Microarrays are wonderful tools for seeing global patterns of gene expression under different conditions. Plenty of software exists to make sense of the data, but what if you want to correlate expression patterns with location? Perhaps Caryoscope can help.

Rather than forcing users to stare at endless columns of data or the traditional Rorschach-like microarray readout, Caryoscope http://caryoscope.stanford.edu overlays color-coded microarray data onto a chromosomal map. "It allows you to view gene-expression data within the context of the genomic structure," says Gavin Sherlock, the Stanford University geneticist who oversaw Ihab Awad, the program's primary author.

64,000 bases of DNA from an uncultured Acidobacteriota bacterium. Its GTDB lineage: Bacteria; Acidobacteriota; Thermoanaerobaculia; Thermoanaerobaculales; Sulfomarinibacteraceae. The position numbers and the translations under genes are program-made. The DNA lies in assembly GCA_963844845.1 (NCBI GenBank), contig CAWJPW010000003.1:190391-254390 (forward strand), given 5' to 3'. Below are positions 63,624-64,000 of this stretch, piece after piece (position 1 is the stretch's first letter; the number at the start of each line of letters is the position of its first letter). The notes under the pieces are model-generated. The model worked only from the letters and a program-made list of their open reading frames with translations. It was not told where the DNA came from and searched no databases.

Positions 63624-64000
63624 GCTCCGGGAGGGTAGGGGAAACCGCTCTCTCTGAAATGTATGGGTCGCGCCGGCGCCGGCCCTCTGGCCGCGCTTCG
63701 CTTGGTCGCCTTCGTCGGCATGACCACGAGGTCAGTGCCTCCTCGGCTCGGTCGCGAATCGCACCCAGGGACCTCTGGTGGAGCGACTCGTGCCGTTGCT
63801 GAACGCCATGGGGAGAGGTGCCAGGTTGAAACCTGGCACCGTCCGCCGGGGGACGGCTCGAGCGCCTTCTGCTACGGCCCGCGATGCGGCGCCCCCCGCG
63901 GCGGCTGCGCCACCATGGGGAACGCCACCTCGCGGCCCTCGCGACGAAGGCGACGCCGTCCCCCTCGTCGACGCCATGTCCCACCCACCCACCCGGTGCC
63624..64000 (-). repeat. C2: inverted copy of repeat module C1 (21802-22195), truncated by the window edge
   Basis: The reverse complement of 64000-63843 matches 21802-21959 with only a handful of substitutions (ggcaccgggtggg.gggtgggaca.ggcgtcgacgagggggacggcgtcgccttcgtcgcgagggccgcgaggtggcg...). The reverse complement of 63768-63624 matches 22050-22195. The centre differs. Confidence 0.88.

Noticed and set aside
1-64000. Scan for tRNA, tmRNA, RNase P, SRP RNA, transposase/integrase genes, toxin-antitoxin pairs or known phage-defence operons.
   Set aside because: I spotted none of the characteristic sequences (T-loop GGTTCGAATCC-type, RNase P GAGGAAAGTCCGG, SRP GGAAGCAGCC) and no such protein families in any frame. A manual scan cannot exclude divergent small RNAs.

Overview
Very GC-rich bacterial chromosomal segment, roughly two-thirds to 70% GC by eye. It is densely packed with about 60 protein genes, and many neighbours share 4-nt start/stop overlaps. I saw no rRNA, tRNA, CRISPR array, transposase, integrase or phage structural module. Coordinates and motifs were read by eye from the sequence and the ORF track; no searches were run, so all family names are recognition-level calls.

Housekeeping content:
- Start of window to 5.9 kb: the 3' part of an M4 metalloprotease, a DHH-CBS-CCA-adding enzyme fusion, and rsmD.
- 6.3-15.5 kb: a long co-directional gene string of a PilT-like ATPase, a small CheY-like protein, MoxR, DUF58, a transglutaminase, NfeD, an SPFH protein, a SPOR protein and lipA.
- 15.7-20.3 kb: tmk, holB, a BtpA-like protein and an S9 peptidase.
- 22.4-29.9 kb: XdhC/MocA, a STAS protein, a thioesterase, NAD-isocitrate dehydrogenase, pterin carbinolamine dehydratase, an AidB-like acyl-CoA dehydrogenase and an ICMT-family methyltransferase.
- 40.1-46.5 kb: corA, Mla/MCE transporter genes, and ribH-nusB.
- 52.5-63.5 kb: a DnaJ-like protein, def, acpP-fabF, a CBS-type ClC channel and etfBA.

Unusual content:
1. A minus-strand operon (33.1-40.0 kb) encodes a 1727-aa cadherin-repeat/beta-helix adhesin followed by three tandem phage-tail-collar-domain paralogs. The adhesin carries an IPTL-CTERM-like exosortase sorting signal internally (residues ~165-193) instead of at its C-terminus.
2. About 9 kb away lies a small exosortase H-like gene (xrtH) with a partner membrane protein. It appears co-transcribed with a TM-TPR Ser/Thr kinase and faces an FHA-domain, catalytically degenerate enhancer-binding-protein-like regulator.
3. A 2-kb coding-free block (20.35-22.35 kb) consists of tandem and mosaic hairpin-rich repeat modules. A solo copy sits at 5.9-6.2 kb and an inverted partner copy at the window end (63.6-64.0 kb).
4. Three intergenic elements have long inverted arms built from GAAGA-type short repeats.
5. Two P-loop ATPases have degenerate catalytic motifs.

Researchers can download Caryoscope (a component of the Generic Model Organism Database project) as a Java applet (current version 0.3.9) for local use, or run it remotely on Stanford's servers. Accepted file formats include tab-delimited, comma-delimited, and GFF (general file format, an emerging standard for microarray data), all of which can be generated by the...

Interested in reading more?

Magaizne Cover

Become a Member of

Receive full access to digital editions of The Scientist, as well as TS Digest, feature stories, more than 35 years of archives, and much more!
Already a member?